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After touring 50 craft breweries across Texas, Stephen Oliver of OPA Design Studio says the market is about to be shaken-up by new beer-to-go law

AUSTIN, TX — June 17th, 2019 — Can you imagine if it was illegal for your favorite restaurant to let patrons order food to-go?


That is essentially the situation many of the approximately 275 craft beer breweries in Texas have faced for years. While patrons can enjoy beer in taprooms and beer gardens, no bottles can be sold to take home.


But that changed when Texas Governor Greg Abbott signed a massive, 325-page bill filled with changes to the Texas Alcoholic Beverage Commission. It included an amendment which will allow craft brewers to sell beer for consumption “off-premises.”


Until now, Texas had maintained two categories of brewery classifications: Manufacturer and Brewpub. These two designations come with differing rules to follow based upon size, distribution, and also the ability to sell someone a six pack or bottle of their new favorite IPA or Stout. While a Brewpub license holder could sell you the six pack, a Manufacturer could not.


With the Governor’s recent signature, Texas ceases to be the only state in the country where buying beer to go from a craft brewery is illegal, effective September 1, 2019. Both the Breweries and the public will benefit from this long overdue change.


What will the new law mean for Texas craft breweries?


Stephen Oliver leads OPA Design Studio, an Austin-based architecture and design firm specializing in breweries and distilleries. He says many craft breweries have been planning changes to take advantage of opportunities that are presented by the new law.


Oliver of OPA on Beer to Go Law


“Beer to Go certainly provides an opportunity for long-range stability for craft breweries with respect to increased viability of the tap room,” says Oliver. “Now, effectively all Texas craft breweries can count on retail sales as part of the Tap Room revenue up to 5000 BBL’s a year. Very few breweries are anywhere near that with respect to on site consumption. Adding To-Go sales makes a successful Tap Room even more valuable.”


Back in March, Oliver embarked on a Texas Brewery Road Trip and drove across Texas in an RV to visit 50 breweries and brewpubs in just ten days. Along the way, he gained a better understanding of their needs, hopes, aspirations, challenges and goals. As part of the tour experience, he saw first-hand the strict limitations the law placed upon breweries. Limited release small batch beers could only be consumed at the brewery. For the average brewery tourist who might want to take a new favorite beer home, lost sales for the Tap Room were clearly evident.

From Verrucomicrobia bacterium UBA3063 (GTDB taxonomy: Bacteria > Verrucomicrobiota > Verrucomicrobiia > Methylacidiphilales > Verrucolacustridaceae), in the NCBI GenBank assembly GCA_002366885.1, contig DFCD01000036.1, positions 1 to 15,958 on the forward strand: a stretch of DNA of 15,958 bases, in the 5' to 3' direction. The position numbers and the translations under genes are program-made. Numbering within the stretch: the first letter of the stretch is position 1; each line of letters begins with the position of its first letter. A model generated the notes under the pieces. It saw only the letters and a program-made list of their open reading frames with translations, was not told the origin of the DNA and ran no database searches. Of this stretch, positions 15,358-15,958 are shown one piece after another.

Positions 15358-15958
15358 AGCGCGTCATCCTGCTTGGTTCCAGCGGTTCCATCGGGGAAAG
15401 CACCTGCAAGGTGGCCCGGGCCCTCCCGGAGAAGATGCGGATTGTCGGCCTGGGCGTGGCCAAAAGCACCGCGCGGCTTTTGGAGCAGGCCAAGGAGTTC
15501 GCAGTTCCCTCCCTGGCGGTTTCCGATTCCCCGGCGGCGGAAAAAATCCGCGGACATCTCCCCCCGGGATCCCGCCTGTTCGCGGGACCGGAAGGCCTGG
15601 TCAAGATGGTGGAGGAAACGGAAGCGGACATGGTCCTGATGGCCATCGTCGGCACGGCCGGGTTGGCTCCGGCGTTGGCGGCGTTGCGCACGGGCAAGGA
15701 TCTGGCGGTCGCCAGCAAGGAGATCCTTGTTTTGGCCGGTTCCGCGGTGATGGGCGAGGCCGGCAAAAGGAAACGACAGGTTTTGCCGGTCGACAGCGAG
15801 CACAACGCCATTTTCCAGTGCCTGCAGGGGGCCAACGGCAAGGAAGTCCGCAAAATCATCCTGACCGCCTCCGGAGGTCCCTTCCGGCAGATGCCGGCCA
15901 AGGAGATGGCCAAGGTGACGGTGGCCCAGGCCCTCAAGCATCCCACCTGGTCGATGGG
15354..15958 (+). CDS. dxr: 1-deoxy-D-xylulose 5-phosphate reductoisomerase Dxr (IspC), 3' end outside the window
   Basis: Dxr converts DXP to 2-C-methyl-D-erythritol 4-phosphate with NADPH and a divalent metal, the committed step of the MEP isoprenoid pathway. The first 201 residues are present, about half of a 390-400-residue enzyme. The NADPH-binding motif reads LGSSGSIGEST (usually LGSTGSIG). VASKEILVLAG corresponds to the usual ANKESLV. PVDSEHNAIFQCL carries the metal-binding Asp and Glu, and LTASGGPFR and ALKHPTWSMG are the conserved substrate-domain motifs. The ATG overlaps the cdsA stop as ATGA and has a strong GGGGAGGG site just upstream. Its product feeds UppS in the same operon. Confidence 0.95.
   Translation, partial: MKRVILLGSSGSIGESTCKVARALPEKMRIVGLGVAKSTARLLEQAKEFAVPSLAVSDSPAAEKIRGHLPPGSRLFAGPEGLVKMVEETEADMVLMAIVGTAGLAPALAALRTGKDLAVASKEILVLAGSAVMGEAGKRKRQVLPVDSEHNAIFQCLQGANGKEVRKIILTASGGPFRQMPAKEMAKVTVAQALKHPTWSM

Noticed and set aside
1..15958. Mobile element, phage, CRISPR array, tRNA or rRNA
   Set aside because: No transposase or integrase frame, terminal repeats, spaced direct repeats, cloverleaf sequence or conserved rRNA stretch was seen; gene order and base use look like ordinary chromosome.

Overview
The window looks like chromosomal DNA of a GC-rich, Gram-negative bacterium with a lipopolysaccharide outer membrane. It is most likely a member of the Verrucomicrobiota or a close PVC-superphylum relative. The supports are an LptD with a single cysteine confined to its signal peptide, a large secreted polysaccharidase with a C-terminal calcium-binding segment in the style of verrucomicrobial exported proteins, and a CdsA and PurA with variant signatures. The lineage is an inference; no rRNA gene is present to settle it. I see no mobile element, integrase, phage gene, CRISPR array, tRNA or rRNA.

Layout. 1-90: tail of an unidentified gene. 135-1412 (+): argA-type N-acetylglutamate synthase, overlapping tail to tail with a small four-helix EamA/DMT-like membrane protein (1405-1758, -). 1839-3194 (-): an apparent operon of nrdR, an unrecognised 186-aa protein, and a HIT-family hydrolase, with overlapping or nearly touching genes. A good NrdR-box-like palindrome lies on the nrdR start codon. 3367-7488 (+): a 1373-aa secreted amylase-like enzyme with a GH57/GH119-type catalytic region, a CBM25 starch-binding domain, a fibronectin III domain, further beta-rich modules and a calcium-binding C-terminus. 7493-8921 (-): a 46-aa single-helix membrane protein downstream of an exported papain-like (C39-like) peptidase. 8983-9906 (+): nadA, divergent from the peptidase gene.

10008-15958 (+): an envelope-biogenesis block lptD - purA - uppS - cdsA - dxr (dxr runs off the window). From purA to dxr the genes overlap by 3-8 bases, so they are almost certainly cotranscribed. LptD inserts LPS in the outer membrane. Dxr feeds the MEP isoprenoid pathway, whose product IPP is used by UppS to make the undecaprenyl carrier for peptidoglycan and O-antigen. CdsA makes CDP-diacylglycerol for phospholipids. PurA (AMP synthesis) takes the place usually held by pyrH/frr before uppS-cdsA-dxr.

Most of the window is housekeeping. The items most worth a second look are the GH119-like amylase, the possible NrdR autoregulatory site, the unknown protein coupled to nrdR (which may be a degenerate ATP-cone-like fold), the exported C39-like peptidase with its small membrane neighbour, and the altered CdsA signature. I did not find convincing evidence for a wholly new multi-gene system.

“Today, a lot of brewers have ‘tap room only’ beers that are different from what they sell at stores. So, if you’re visiting a brewery with friends in Austin, Houston or Dallas, you can’t take your new favorite beer you just discovered at the brewery home with you. The new beer law will resolve this problem. You will be able to leave with a couple of crowlers of your new favorite beer that’s only served in the tap room,” says Oliver.


He says beer lovers in Texas will enjoy the experience of discovering new beers and breweries even more when they can take it to-go.


While Oliver is optimistic about how craft breweries will gain from the change in the law, he also urges caution.


“The craft industry is undergoing shifts as the rapid growth of the last 5 years has slowed. With increased competition and slower sales, the Tap Room experience should be carefully thought-thru and well designed. The consumer has options and wants variety, comfort, new beers to try, something unique or differentiating from the other local choices. They want memorable experiences to share. This goes beyond simply adding new retail coolers and beer garden tables to create and maintain brand loyalty.” says Oliver.


According to Oliver, the new law could help forge deeper bonds between consumers and breweries.


Oliver of OPA on Beer to Go Law


About Stephen Oliver, Principal of OPA Design Studio

After designing his first brewery in 2012, Stephen Oliver has been a part of site selection, planning, design and construction of over two dozen facilities in Austin and beyond, including Live Oak Brewery, Still Austin Whiskey, Pinthouse Pizza, Family Business, Austin Eastciders, Cuvee Coffee and Vista Brewing. The Brewery Architect (http://www.breweryarchitect.com/blog) is a blog extension of Oliver’s architectural work at OPA Design Studio. The blog takes a deeper dive into design issues and industry trends surrounding breweries and distilleries.


About the Texas Brewery Road Trip

In March 2019, Stephen Oliver of OPA Design Studio (http://www.designopa.com/) and The Brewery Architect Blog (http://www.breweryarchitect.com/blog), and Caitlin Johnson of Big World, Small Girl (http://www.bigworldsmallgirl.com) went on the Texas Brewery Road Trip (http://www.thebreweryroadtrip.com). They drove across Texas in an RV and visited 51 breweries in ten days.


The locations they visited included: Texas Beer Company, New Republic Brewing, Brazos Valley Brewing Company, Lone Pint Brewery, No Label Brewing Company, 11 Below Brewing Company, Eureka Heights Brewing Company, Buffalo Bayou Brew Co, Great Heights Brewing Company, Brash Brewing, Baileson Brewing Co, Vallensons’ Brewing Company, BAKFISH Brewing Company, 8th Wonder Brewing Co, Sigma Brewing Company, Saint Arnold Brewing Co, Holler Brewing Company, Spindletap Brewery, B-52 Brewing, Southern Star Brewing, Copperhead Brewery, True Vine Brewing Company, Oak Highlands Brewery, Lakewood Brewing Company, 3 Nations Brewing, Bitter Sisters Brewing, Unlawful Assembly, Hop & Sting Brewing Company, Panther Island Brewing Company, Cowtown Brewing Company, Deep Ellum Funkatorium, The Collective Brewing Project, Rahr and Sons Brewing Company, Martin House Brewing Company, HopFusion Ale Works, Turning Point, Legal Draft Beer Company, Division Brewing, Peticolas Brewing Company, Texas Ale Project, Celestial Beerworks, Community Brewing Company, Steam Theory, Deep Ellum Brewing, Trinity Cider, Braindead Brewing, Four Corners Brewing, Pegasus City Brewery, Outfit Brewing, Oak Cliff Brewing, Barrow Brewing. For more information about the Texas Brewery Road Trip, including imagery from trip and participating sponsors, please visit www.thebreweryroadtrip.com.

The Place of Breweries at a "Turning Point"